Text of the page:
Ecomar, NMIS Launch Zero-Emission Shipbuilding Project

Ecomar, NMIS Launch Zero-Emission Shipbuilding Project

Marine engineers Ecomar Propulsion and the National Manufacturing Institute Scotland (NMIS), operated by the University of Strathclyde, launched an R&D project that targets bringing the manufacturing of key parts used in zero-emissions electric boats to the UK.

The project, funded by the Scottish Inward Investment Catalyst Fund, aims to bring production to Scotland in order to “overcome a global supply chain shortage of electric outboard motors,” which are currently made in Japan.

Ecomar Propulsion is expected to tap into the knowledge of experts from the NMIS and the Future Electrical Machines Manufacturing (FEMM) Hub that is “leading research electrical machines and manufacturing to put the UK at the forefront of green energy.”

According to Ecomar Propulsion CEO Eugene Bari, the company is eyeing to establish a Scotland manufacturing base and “revolutionize” shipbuilding across the UK as the marine sector fulfills its plan towards a decarbonized industry.

“The UK shipping industry has historically been seen as a polluter but there is a real potential for clean boats in Scotland. Alongside the National Manufacturing Institute Scotland, and with support from Scottish Enterprise and the University of Strathclyde, we’re benefiting from a rich network of connections and tremendous expertise and academic knowledge,” he said.

Bari shared the need to establish a new, shorter supply chain for the next generation of outboard motors as well as to refine “product development with sustainability at the forefront from the outset.”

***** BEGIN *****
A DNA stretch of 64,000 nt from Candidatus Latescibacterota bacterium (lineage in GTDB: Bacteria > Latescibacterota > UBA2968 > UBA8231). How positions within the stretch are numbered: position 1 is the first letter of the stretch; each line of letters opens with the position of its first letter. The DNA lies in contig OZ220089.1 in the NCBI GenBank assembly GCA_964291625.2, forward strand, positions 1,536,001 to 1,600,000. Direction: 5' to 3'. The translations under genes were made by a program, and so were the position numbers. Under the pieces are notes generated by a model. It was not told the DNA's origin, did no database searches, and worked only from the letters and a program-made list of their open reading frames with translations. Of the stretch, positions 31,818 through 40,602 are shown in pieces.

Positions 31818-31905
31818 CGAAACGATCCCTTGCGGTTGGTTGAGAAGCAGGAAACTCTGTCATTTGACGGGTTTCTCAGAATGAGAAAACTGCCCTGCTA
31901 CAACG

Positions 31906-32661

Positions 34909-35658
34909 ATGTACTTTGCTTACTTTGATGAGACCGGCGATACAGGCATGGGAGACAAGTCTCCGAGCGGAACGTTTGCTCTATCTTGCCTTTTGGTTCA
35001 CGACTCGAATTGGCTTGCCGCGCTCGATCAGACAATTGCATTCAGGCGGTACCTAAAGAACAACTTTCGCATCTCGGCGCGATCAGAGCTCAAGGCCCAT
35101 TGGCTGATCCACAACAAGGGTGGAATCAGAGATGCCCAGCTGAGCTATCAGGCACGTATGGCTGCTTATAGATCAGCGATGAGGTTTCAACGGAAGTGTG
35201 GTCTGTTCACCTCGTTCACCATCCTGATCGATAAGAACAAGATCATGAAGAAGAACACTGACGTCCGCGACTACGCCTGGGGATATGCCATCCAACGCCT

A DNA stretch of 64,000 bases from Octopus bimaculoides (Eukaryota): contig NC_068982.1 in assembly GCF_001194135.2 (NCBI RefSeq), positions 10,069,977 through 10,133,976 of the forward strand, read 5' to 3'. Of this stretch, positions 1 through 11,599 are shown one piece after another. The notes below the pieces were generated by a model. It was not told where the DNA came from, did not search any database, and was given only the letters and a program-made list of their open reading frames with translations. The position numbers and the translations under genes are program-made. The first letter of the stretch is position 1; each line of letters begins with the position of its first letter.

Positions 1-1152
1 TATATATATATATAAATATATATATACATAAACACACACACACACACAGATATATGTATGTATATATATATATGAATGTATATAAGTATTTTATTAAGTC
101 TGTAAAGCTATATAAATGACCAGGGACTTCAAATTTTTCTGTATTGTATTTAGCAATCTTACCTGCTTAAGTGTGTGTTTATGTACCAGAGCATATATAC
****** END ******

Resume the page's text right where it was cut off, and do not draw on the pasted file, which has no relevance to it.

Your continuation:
Furthermore, the NMIS plays a part in the High Value Manufacturing (HVM) Catapult. The institute provides access to industry leading expertise and resources that contribute in “de-risking innovation, turning ideas into a reality and solving real world manufacturing and engineering challenges.”

NMIS Electrification Manufacturing Programmes Head Gladys Benghalia pointed out that their goal is to “transform manufacturing in Scotland and the wider UK, helping to increase productivity, stimulate local investment, create jobs and strengthen supply chain links.”

She added that with the use of their expertise and knowledge, they will support the project by pinpointing a clean and efficient supply chain for electric outboard motors.

“This means we will look to source the materials and produce the final product in Scotland, reducing our reliance on importing and opening up opportunities for new jobs within the sector…Scotland has a legacy for shipbuilding and together with manufacturers large and small, we can establish a more vibrant future for manufacturing and marine technology,” she noted.

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